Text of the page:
Even if it was already expected that nationwide lockdowns would greatly impact aviation emissions, nobody had foreseen the magnitude of the reduction. Yes, the pandemic has created an enormous drawback in the airline industry. Never-before-seen situations around the world, wherein thousands of planes have been grounded for months, can only mean a devastating effect on the industry. Be that as it may, there’s a silver lining that could counterweight the negative economic impact. For now, the earth has been given a chance to breathe cleaner air.
Coming from a first peer-reviewed study, the drop in global carbon emissions since the CoViD-19 lockdowns exhibited that aviation was the most impacted—based on an analysis of six economic sectors from January to April. Considering that the industry has already accounted for 3% of global emissions, it registered a total 10% decrease, globally, throughout the initial four months in the pandemic.
The study published in the journal Nature Climate Change, the study indicated daily global emissions across sectors, at the height of the quarantine, decreased as much as 17% in early April. That’s equivalent to 17 million tons (MtCO2)—compared to unpleasant daily levels in 2019. The researchers from the universities of East Anglia (United Kingdom) and Stanford (United States) estimated a reduction of up to 7% in overall global emissions for the current year. These researchers also pointed out that depending on the level of remaining worldwide restrictions, including the duration, this rate of drop is what’s needed annually to limit climate change close to a 1.5-degree Celsius warming.
About 1,048 MtCO2 estimated total change in emissions (from the pandemic) by the end of April—that’s equivalent to an 8.6% reduction in contrast from January to April of 2019. So, the aviation sector’s carbon emissions declined by around 60% during the period, which is equivalent to approximately 1.7 MtCO2 per day. That’s a lot considering that the estimated decrease in daily fossil CO2 emissions, from the severe and forced confinement of world populations at its peak, is extreme and probably unseen before, according to the study.
“Population confinement has led to drastic changes in energy use and CO2 emissions. These extreme decreases are likely to be temporary, though, as they do not reflect structural changes in the economic, transport, or energy systems,” said professor Corinne Le Quéré of the University of East Anglia. “The extent to which world leaders consider climate change when planning their economic responses post CoViD-19 will influence the global CO2 emissions paths for decades to come. Opportunities exist to make real and durable changes and are more resilient to future crises by implementing economic stimulus packages that also help meet climate targets, especially for mobility, which accounts for half the decrease in emissions during confinement,” Le Quéré added.
Covid-19 the catalyst for greening?
We’ve already seen the economic impact of commercial planes, in thousands, having been grounded since the lockdown. On the other hand, there are benefits, particularly in terms of environmental improvements, which society is getting in return. The Guardian shared an exciting news feature about the pandemic as the needed catalyst for making the aviation industry green, specifically in the UK scenario.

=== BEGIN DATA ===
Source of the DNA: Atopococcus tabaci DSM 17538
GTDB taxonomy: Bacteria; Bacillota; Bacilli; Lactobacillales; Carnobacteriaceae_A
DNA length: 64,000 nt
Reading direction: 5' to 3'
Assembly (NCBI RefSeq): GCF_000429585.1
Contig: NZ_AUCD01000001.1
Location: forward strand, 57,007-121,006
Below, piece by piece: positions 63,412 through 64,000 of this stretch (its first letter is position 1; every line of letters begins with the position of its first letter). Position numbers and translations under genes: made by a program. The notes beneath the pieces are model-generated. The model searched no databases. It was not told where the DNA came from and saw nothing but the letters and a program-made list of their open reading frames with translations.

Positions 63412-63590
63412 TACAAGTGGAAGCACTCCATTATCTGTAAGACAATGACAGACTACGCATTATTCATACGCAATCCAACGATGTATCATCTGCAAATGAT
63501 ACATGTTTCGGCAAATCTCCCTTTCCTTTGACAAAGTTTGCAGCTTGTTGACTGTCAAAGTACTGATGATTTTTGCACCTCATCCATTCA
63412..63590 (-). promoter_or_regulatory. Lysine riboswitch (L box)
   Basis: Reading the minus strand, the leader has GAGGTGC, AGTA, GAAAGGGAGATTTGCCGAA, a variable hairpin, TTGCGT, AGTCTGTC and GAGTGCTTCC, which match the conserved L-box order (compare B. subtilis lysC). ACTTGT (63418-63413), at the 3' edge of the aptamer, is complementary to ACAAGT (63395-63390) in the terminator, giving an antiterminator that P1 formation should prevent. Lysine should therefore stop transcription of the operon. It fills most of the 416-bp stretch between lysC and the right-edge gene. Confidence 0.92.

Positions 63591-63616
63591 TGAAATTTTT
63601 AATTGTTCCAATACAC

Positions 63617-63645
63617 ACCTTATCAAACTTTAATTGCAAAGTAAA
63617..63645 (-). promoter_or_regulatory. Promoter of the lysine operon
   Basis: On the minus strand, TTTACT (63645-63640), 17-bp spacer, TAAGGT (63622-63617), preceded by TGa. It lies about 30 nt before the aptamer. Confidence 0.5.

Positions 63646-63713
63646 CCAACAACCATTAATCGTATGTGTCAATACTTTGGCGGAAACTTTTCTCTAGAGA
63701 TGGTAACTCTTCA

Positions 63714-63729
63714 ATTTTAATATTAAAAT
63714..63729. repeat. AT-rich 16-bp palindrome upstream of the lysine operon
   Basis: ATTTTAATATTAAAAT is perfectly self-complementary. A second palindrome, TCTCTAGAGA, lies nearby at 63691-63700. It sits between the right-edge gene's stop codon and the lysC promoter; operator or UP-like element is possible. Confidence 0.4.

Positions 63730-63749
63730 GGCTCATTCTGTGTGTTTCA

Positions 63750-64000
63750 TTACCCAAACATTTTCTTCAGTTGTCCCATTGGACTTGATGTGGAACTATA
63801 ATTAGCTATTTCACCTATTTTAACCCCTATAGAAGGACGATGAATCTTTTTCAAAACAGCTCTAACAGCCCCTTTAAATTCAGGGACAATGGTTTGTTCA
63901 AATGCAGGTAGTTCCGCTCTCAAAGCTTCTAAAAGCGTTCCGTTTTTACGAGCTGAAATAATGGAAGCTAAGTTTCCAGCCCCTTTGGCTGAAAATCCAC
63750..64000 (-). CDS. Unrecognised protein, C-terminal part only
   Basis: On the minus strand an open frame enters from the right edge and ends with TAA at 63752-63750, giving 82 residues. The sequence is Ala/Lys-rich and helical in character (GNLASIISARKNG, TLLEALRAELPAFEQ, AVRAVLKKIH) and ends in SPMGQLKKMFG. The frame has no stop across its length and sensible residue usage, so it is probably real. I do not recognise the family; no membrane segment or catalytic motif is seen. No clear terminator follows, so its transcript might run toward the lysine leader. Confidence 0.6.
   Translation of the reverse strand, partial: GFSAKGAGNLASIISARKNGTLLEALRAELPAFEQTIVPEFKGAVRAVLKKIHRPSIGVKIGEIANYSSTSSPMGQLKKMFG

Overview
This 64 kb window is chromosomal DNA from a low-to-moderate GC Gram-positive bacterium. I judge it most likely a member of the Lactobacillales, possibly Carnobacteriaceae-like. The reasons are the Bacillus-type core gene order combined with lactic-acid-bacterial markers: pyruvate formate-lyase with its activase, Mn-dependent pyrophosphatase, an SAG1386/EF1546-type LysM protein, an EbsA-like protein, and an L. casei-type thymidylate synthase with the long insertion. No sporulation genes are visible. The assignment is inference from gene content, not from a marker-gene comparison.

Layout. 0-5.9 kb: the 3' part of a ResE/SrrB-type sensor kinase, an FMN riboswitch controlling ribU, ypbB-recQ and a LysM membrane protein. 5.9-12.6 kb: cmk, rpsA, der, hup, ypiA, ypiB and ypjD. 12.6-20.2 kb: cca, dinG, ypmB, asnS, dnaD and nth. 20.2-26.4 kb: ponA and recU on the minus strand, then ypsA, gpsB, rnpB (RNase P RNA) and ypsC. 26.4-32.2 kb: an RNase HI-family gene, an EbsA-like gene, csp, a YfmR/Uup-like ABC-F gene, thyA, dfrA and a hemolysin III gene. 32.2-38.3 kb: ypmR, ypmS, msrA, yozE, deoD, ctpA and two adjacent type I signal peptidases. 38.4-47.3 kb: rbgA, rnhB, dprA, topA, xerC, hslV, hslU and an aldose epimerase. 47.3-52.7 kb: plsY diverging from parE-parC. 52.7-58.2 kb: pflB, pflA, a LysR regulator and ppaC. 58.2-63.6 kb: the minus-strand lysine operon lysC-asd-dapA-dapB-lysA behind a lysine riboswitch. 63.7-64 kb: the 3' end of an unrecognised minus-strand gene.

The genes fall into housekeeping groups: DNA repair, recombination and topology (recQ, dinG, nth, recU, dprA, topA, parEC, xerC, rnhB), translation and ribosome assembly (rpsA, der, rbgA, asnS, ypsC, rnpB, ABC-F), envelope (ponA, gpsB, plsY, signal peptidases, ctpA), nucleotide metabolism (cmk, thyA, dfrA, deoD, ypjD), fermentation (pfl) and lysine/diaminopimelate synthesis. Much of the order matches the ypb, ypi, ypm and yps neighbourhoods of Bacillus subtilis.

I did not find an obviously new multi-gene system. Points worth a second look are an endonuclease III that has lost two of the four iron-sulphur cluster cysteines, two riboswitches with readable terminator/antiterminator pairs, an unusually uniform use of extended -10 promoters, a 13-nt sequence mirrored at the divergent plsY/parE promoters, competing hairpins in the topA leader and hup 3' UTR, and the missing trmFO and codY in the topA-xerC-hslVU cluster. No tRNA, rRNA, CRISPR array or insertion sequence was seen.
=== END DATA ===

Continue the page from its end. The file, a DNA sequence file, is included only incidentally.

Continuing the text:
Some of the noteworthy insights were from environmentalist groups: “With 90% of UK planes grounded, and knowing we need to halt polluting industries, there can be no justification for the government to support restarting flights financially. Let’s embed this change rather than bail out this destructive industry and its tax-avoiding owners,” said Extinction Rebellion UK spokesperson, Sarah Lunnon.
According to other climate campaign organizations, including Friends of the Earth and Greenpeace, bailouts are only acceptable if they come with green conditions. They pointed out that airline companies should pay a fair share of taxes and not rely on their current offsetting to reduce emissions. Among the measures they propose are fuel taxes on domestic flights (which are currently tax-free) and the introduction of a frequent flier levy. In the United Kingdom, 15% of people take 70% of trips. Globally, only 3% of the world’s 7.6bn population flies frequently.
“If governments want to address the twin challenges of CoViD and climate change, the political moment is now,” said Dan Rutherford, aviation director at the International Council on Clean Transportation. “Policies to curb frequent flying could benefit both public health and the global environment.” He also expressed passengers should also be given information about the carbon costs of their flights, which would allow them to support more efficient airlines.
Meanwhile, the Heathrow chief executive John Holland-Kaye emphasized building back better, post-pandemic. “The government can accelerate the decarbonization of aviation by helping to scale up new energy sources, such as sustainable aviation fuels, just as they did successfully for solar and wind. Any company that is bailed out by the government should commit to net-zero emissions well before 2050.”
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